4:25 p.m. update: In a 51-49 vote on Wednesday, the U.S. Senate blocked the Women’s Health Protection Act, which sought to codify the right to an abortion into law.

COLUMBUS, Ohio (WCMH) – As the U.S. Senate is poised to vote on a bill to codify Roe v. Wade into law Wednesday, Ohio lawmakers scramble to keep up with the ever-changing abortion landscape in the country.

The scheduled vote on the Women’s Health Protection Act – which codifies the right to abortion into federal law – comes two weeks after a bombshell leak of the draft majority opinion outlining the Supreme Court’s plans to overturn the 1973 decision that legalized abortion circulated throughout the country.

While the bill seems unlikely to pass the Senate, it could dramatically shift the landscape for U.S. states like Ohio that are preparing to roll back abortion rights in anticipation of a Supreme Court decision expected to come in June, according to Lawrence Baum, emeritus professor of political science at Ohio State University.

“Even if the Constitution itself doesn’t protect the right, Congress has the power to add its own protection, in the same way that it prohibits employment discrimination,” Baum said. “It’s saying that even something that the Constitution doesn’t reach can be protected by statute, by law passed by Congress.”

What does the Women’s Health Protection Act do?

If enacted, Baum said the WHPA would supersede a Supreme Court decision reversing Roe v. Wade and also would void state legislation aimed at curtailing access to abortion, including two trigger bills pending in Ohio.

Under the bill, which passed the House but remains stalled in the Senate, governmental agencies are barred from prohibiting abortion before a fetus’ viability, which is generally considered to be the 24th week of pregnancy.

The bill also prohibits clinics or other agencies from requiring a patient to disclose their reason for obtaining an abortion or attending “medically unnecessary in-person visits” before receiving abortion services.

“It’s pretty sweeping in how much it limits the power of states to regulate abortion,” Baum said.

But even if it were to pass the Senate, Baum said the bill would likely be challenged in court.

“The states whose policies are in conflict with the law, and that’s probably a majority of the states – at least some of them would then seek an injunction to prevent the law from going into effect,” Baum said. “And what they would argue is that Congress didn’t have the power under the Constitution to enact the law.”

Congress relied on several constitutional powers granted to the legislature to argue it has the authority to enact the WHPA, including its ability to regulate interstate commerce and enforce the provisions of the Fourteenth Amendment, Baum said.

Given the Supreme Court’s current interpretation of Congress’ powers, Baum said it’s likely the conservative-majority court would hold that Congress doesn’t have the power to enact the WHPA.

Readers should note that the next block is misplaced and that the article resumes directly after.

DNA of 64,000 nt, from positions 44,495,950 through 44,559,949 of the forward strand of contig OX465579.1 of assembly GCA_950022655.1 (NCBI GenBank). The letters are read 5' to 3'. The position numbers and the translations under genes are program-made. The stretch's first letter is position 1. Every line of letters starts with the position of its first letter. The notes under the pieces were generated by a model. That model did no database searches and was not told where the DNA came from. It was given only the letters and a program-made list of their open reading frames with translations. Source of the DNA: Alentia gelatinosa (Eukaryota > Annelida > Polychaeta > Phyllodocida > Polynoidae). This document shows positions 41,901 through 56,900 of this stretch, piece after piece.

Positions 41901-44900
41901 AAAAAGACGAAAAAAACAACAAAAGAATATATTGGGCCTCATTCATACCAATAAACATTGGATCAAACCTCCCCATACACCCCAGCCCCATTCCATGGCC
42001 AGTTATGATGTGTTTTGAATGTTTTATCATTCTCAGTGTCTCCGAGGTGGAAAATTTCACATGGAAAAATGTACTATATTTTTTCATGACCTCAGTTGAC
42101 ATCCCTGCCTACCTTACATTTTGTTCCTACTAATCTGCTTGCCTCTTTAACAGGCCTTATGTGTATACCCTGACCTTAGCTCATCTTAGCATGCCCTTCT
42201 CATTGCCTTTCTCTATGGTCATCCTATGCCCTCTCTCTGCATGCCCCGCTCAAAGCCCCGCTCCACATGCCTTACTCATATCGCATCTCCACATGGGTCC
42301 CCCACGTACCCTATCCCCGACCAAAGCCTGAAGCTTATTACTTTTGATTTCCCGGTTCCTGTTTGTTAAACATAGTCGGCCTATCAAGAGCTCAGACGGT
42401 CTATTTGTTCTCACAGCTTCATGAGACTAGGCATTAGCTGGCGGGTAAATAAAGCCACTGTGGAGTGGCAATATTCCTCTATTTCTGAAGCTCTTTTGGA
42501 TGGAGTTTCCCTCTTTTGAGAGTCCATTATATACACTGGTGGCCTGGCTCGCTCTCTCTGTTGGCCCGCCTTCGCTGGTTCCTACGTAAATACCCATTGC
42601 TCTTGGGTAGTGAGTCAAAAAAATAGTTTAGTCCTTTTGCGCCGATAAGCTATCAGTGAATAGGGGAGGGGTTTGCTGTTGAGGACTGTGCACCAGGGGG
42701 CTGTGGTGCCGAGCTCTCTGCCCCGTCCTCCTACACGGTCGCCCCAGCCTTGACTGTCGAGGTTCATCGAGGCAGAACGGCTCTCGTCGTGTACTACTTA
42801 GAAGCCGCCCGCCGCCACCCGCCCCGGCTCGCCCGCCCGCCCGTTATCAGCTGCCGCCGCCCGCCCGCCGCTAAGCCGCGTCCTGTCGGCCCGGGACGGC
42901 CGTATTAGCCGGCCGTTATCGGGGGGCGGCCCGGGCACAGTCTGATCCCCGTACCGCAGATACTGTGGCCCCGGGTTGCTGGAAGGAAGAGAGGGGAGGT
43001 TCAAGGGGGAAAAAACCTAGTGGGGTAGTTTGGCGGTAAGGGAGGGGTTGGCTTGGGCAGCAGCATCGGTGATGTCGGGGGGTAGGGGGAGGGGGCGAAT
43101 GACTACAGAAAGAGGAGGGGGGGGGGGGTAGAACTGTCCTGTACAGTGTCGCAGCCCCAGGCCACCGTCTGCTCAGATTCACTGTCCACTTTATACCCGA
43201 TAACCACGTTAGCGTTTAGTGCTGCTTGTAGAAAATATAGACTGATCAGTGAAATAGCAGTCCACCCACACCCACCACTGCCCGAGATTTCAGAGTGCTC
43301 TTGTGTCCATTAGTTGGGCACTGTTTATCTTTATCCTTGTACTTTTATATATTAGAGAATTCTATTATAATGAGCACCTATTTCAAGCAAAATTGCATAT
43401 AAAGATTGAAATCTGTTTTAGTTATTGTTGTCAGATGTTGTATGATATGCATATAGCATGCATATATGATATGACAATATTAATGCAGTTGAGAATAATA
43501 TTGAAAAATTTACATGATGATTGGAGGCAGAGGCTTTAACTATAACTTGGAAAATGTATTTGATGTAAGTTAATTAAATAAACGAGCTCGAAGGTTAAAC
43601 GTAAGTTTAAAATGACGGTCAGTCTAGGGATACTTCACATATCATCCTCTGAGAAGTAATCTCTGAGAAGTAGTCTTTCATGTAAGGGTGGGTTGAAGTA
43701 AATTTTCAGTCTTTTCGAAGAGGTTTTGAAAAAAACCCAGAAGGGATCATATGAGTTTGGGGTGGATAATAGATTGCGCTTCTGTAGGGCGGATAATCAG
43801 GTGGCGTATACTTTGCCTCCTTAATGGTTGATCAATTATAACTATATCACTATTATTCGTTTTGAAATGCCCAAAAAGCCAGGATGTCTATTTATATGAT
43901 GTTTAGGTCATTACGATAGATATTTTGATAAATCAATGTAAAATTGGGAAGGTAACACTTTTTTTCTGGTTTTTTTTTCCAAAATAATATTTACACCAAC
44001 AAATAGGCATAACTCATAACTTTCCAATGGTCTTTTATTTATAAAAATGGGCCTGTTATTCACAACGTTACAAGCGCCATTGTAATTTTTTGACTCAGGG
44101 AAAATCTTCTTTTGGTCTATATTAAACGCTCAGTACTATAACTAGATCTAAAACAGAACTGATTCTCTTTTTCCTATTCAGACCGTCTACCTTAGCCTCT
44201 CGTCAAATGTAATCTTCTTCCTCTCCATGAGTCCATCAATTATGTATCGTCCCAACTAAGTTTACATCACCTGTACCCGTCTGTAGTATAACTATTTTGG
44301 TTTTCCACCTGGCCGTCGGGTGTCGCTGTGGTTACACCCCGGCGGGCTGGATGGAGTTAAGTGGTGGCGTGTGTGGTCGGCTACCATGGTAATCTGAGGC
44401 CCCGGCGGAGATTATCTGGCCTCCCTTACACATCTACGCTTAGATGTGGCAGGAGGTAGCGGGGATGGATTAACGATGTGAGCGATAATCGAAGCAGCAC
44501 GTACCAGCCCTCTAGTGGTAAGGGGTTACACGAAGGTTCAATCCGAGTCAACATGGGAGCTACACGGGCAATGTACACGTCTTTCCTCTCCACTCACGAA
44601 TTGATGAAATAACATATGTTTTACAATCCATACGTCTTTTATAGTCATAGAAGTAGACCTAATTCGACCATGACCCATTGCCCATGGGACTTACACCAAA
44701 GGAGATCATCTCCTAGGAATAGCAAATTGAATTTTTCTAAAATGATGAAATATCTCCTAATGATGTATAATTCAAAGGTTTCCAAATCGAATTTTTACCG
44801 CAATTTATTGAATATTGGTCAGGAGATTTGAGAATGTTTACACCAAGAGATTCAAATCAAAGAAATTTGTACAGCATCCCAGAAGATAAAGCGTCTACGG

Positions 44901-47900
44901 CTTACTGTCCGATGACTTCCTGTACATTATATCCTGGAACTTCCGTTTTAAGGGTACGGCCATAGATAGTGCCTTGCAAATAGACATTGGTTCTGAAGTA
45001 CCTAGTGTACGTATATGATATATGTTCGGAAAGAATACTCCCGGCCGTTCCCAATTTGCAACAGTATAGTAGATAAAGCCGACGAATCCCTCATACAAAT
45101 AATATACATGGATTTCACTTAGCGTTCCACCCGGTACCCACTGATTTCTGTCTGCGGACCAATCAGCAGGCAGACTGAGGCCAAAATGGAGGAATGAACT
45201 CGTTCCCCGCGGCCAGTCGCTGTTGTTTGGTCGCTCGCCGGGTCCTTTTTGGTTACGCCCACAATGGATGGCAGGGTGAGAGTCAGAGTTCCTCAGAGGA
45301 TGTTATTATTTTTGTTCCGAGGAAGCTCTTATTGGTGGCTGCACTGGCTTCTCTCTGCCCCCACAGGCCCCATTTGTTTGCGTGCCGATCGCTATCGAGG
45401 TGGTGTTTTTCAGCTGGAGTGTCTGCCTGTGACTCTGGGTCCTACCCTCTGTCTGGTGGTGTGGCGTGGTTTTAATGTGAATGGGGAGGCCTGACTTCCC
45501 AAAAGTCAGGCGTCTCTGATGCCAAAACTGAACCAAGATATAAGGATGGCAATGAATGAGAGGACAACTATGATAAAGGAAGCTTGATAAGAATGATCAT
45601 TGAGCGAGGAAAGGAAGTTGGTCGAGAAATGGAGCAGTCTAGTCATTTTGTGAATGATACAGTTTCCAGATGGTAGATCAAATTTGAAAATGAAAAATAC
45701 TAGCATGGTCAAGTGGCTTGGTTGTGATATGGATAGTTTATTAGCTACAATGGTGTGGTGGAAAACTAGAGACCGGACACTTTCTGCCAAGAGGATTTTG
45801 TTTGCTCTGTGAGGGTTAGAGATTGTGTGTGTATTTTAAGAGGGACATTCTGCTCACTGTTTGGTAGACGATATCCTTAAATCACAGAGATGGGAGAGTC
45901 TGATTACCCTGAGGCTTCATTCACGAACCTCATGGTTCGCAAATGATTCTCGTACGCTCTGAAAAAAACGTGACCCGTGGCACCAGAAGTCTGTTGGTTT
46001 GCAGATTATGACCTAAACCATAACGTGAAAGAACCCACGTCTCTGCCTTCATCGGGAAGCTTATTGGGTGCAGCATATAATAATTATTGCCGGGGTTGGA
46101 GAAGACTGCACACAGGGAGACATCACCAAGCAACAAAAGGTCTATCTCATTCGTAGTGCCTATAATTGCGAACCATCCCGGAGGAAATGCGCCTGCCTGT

“We don’t know for sure,” Baum said. “But it’s not at all certain that the court would accept the law.”

WHPA is unlikely to receive enough votes in the Senate

The WHPA is unlikely to pass the Senate, Baum said, as it’s unclear whether all 50 Democrats will support it. Even with full Democratic support, the WHPA needs 60 votes to avoid a filibuster, which allows a lawmaker to prolong debate and prevent a vote from happening.

Elizabeth Whitmarsh, a spokesperson for the Ohio Right to Life, said the fact that Democrats have control of both congressional chambers and the White House – but have yet to garner enough support to codify Roe into law – speaks volumes.

“It’s very obviously virtue-signaling to the base for the pro-abortion politicians,” Whitmarsh said. “They know it has absolutely no chance of passing, but they’re going through the motions just to virtue-signal.”

While Planned Parenthood of Greater Ohio spokesperson Aileen Day said she’s pleased that Congress is taking steps to codify Roe v. Wade, she condemned Democrats for failing to take action sooner.

“Democrats always prioritize other things before abortion, and it has taken a backseat time and time again, and Ohioans are really going to have to pay the price for that,” Day said.

Abortion bans on the books in Ohio

The Ohio Right to Life has praised state lawmakers’ introduction of two “trigger” bills that would impose a de facto ban on abortion in Ohio, with no exceptions for rape or incest.

House Bill 598 and Senate Bill 123, both titled the Human Life Protection Act, would provide exceptions to abortions in cases where a mother’s life is at risk. Both bills have yet to receive a vote.

While Planned Parenthood of Greater Ohio is weary of the trigger bills, Day said legislation signed into law by Gov. Mike DeWine is its utmost concern, as it would go into effect sooner than the trigger bills.

Ohio Attorney General Dave Yost plans to file a motion to lift an injunction against the 2019 “heartbeat bill,” a six-week abortion ban signed into law by DeWine that was blocked by a federal judge who deemed it violated Roe v. Wade, according to Yost’s spokesperson Bethany McCorkle.

“If they (the trigger bans) pass and go through all the chambers in the Statehouse and are signed into law, it will still take 90 days for that trigger ban to go into effect,” Day said. “So we’re really first worried about that six-week ban.”

As the Ohio Right to Life prepares for the Supreme Court to outlaw abortions, Whitmarsh said the group is looking forward to Ohio’s Human Life Protection Act making its way to DeWine’s desk.

“No amount of political theater in Washington can stop us from saving the vulnerable lives in the womb,” she said.